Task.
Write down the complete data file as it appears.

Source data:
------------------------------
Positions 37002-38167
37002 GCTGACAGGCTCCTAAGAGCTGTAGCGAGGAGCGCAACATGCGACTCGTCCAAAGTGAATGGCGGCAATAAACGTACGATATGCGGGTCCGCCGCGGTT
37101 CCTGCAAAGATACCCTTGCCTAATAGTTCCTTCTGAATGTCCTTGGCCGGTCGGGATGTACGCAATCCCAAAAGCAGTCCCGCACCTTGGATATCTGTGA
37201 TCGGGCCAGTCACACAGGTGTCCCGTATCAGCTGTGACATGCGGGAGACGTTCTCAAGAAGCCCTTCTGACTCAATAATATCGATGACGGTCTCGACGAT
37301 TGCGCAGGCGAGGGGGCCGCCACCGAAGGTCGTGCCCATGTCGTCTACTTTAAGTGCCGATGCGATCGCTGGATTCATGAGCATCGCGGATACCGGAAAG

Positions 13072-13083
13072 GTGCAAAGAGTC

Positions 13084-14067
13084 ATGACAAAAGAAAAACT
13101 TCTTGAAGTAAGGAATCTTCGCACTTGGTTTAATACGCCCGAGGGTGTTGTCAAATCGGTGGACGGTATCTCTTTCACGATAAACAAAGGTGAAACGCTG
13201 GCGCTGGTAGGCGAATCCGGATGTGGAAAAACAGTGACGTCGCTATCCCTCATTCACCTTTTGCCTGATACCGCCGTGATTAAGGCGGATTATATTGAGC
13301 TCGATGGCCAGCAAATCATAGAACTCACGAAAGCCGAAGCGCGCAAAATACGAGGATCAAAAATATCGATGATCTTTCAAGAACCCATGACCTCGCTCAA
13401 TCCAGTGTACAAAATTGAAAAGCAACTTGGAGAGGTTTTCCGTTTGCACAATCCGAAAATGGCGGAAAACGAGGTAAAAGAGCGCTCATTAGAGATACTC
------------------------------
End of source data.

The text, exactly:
Positions 37002-38167
37002 GCTGACAGGCTCCTAAGAGCTGTAGCGAGGAGCGCAACATGCGACTCGTCCAAAGTGAATGGCGGCAATAAACGTACGATATGCGGGTCCGCCGCGGTT
37101 CCTGCAAAGATACCCTTGCCTAATAGTTCCTTCTGAATGTCCTTGGCCGGTCGGGATGTACGCAATCCCAAAAGCAGTCCCGCACCTTGGATATCTGTGA
37201 TCGGGCCAGTCACACAGGTGTCCCGTATCAGCTGTGACATGCGGGAGACGTTCTCAAGAAGCCCTTCTGACTCAATAATATCGATGACGGTCTCGACGAT
37301 TGCGCAGGCGAGGGGGCCGCCACCGAAGGTCGTGCCCATGTCGTCTACTTTAAGTGCCGATGCGATCGCTGGATTCATGAGCATCGCGGATACCGGAAAG

Positions 13072-13083
13072 GTGCAAAGAGTC

Positions 13084-14067
13084 ATGACAAAAGAAAAACT
13101 TCTTGAAGTAAGGAATCTTCGCACTTGGTTTAATACGCCCGAGGGTGTTGTCAAATCGGTGGACGGTATCTCTTTCACGATAAACAAAGGTGAAACGCTG
13201 GCGCTGGTAGGCGAATCCGGATGTGGAAAAACAGTGACGTCGCTATCCCTCATTCACCTTTTGCCTGATACCGCCGTGATTAAGGCGGATTATATTGAGC
13301 TCGATGGCCAGCAAATCATAGAACTCACGAAAGCCGAAGCGCGCAAAATACGAGGATCAAAAATATCGATGATCTTTCAAGAACCCATGACCTCGCTCAA
13401 TCCAGTGTACAAAATTGAAAAGCAACTTGGAGAGGTTTTCCGTTTGCACAATCCGAAAATGGCGGAAAACGAGGTAAAAGAGCGCTCATTAGAGATACTC